These moments of truth, brought by Johnson’s character in any plot line, help the viewer to suspend their disbelief. The show, listed as being drama/mystery/thriller  could also include fantasy as a genre since the theme of an illustrated woman who has her memory wiped is pretty fantastical.

As viewers, however, we do not care that reality has been stretched to the point of breaking. Alexander, Sullivan Stapleton, Rob Brown and Esparza all bring a lot of conviction to their respective roles.  Stapleton is more than capable as the FBI agent everyone aspires to be and Jaimie Alexander as Jane/Taylor balances deadly female “tough nut” with vulnerability with ease.

Kudos to Lou Diamond Phillips as the “baddy of the week.”  The actor who usually plays Walt Longmire’s buddy, Henry Standing Bear, comes across as downright nasty in this episode.

Blindspot airs Mondays on NBC and continues to move at a good clip with enough going on to keep everyone entertained. While the latest episode had little in the way of hand-to-hand combat, there was a running gun battle with sporadic shoot outs between the warlike factions of Draclyn and the good guys. The ending also leaves the viewer wondering what will happen if Carter learns that Weller now knows about Daylight.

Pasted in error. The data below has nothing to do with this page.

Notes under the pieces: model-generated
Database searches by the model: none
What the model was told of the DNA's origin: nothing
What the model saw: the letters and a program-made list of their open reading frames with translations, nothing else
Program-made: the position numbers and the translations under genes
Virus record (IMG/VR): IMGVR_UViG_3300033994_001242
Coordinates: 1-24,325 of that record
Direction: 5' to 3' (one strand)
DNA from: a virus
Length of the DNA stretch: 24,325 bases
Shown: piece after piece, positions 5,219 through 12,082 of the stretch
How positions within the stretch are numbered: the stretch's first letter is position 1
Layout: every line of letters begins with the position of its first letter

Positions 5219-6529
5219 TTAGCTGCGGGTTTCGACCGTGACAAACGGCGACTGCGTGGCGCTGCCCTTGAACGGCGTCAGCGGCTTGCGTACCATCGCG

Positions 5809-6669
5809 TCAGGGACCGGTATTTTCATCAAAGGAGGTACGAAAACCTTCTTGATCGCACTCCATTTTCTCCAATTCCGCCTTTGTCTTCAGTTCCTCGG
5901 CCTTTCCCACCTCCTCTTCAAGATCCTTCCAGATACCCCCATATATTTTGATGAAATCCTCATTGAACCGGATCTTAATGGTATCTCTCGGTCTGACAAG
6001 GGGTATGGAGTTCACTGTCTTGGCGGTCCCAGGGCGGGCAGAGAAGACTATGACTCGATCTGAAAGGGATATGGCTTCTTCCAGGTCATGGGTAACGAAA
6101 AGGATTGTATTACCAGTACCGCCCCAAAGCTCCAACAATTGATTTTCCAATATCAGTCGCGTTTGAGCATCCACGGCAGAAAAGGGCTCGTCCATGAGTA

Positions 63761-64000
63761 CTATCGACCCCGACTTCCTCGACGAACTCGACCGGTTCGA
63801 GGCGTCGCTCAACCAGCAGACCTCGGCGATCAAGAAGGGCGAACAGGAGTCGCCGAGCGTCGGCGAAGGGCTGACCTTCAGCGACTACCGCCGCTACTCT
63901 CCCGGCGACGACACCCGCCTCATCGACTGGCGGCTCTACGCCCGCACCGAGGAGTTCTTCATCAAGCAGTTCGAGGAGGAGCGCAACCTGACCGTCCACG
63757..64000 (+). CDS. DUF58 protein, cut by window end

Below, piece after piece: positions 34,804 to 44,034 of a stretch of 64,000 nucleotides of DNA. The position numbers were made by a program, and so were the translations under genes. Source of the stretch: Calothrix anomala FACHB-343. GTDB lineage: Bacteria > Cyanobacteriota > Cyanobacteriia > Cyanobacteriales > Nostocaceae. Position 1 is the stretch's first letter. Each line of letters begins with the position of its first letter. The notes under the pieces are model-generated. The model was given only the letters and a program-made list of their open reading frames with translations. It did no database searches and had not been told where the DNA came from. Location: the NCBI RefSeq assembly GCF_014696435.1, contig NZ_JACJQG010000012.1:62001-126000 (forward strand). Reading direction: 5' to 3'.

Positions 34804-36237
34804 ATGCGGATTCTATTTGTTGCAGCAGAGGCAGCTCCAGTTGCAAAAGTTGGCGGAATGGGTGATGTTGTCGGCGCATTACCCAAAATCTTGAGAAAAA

Tune in and catch this interesting drama and enjoy the action, plot lines and Ashley Johnson.

Blindspot: Eight Slim Grins (Review)

Blindspot - Season 1

Show creator Martin Gero serves up the fantastic in Blindspot and rather than expecting us to “get it,” he provides enough moments of truth to make the unbelievable palatable and acceptable.  Unlike another network’s tale set in the world of the FBI, this show pays less attention to trying too hard and more to the characters, their interaction and the mystery of the former Jane Doe.

Those who have not watched this episode yet, either waiting for HULU or for the DVD of season one to be available in shops, stop reading now.